By fine-tuning a pre-trained LLM, you can make it better suited to analyze and understand the customers’ unique preferences and needs. This ensures that the model only suggests entertainment content or news articles that tightly align with their preferences, thus keeping them more engaged on your platform.

Benefits of LLM fine-tuning

The following are some of the benefits of fine-tuning as an LLM learning technique:

Less training data required

Since a pre-trained LLM already has generic language and skills, the fine-tuning process requires less training data. In fact, a pre-trained LLM initially trained on 1 trillion tokens can effectively be fine-tuned on only a few hundred tokens. [6] As a result, fine-tuning a pre-trained LLM is much faster than training a model from scratch.

Improved accuracy

LLM fine-tuning allows it to understand the specialized aspects of a particular domain or task. As a result, fine-tuned LLM is more likely to generate more accurate and relevant responses compared to a generic model.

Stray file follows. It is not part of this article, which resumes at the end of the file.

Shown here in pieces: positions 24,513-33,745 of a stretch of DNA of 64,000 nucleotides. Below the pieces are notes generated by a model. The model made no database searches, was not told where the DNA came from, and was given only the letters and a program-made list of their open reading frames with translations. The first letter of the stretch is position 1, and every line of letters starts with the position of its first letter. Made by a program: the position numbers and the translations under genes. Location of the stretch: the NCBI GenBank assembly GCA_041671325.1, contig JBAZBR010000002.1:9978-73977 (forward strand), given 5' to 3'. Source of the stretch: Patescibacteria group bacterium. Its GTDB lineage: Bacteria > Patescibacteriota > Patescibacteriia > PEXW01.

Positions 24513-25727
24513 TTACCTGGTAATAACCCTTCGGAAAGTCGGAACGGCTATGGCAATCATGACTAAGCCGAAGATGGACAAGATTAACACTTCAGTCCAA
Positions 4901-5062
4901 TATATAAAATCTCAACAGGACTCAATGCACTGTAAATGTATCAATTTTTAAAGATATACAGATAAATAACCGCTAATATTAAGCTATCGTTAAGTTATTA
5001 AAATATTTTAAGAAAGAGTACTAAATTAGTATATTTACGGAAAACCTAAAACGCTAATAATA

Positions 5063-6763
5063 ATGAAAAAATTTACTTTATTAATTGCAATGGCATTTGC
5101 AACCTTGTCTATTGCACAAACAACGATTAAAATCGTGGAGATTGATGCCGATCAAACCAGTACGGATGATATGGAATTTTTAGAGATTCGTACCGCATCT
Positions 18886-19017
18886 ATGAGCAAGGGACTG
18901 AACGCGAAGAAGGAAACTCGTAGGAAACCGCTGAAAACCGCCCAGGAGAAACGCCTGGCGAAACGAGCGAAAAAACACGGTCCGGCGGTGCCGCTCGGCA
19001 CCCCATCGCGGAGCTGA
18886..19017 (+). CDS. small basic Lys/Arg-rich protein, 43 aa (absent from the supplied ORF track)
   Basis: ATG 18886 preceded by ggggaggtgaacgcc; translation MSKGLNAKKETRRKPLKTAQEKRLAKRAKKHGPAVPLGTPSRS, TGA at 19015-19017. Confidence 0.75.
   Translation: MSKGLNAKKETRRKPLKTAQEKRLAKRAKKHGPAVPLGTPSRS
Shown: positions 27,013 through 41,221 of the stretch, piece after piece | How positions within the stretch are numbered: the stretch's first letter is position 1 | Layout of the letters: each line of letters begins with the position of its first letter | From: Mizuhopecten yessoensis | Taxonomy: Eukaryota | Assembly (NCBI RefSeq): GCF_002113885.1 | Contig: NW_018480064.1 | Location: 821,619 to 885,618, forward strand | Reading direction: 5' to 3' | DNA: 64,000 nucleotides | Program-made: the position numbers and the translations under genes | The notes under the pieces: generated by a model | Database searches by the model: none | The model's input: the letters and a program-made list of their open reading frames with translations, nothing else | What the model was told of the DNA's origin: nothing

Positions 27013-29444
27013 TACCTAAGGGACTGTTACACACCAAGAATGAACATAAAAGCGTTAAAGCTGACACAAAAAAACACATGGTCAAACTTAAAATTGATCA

Increased robustness

LLM fine-tuning usually exposes an LLM to more examples and less common scenarios present in the domain-specific dataset. This allows the LLM to complete a wide variety of domain-specific tasks without producing erroneous or inaccurate outputs.

RAG vs. fine-tuning

Retrieval-Augmented Generation (RAG) and fine-tuning are two completely different approaches to building and using Large Language Models (LLMs). That said, there are various factors you need to consider when choosing between RAG and LLM fine-tuning as your preferred LLM learning technique.

They include:

Dynamic vs. Static

Generally, RAG performs exceptionally well in dynamic settings. This is because it regularly requests the most recent data from external knowledge bases without the need for frequent retraining. This ensures that the information generated by RAG-powered models is always up-to-date.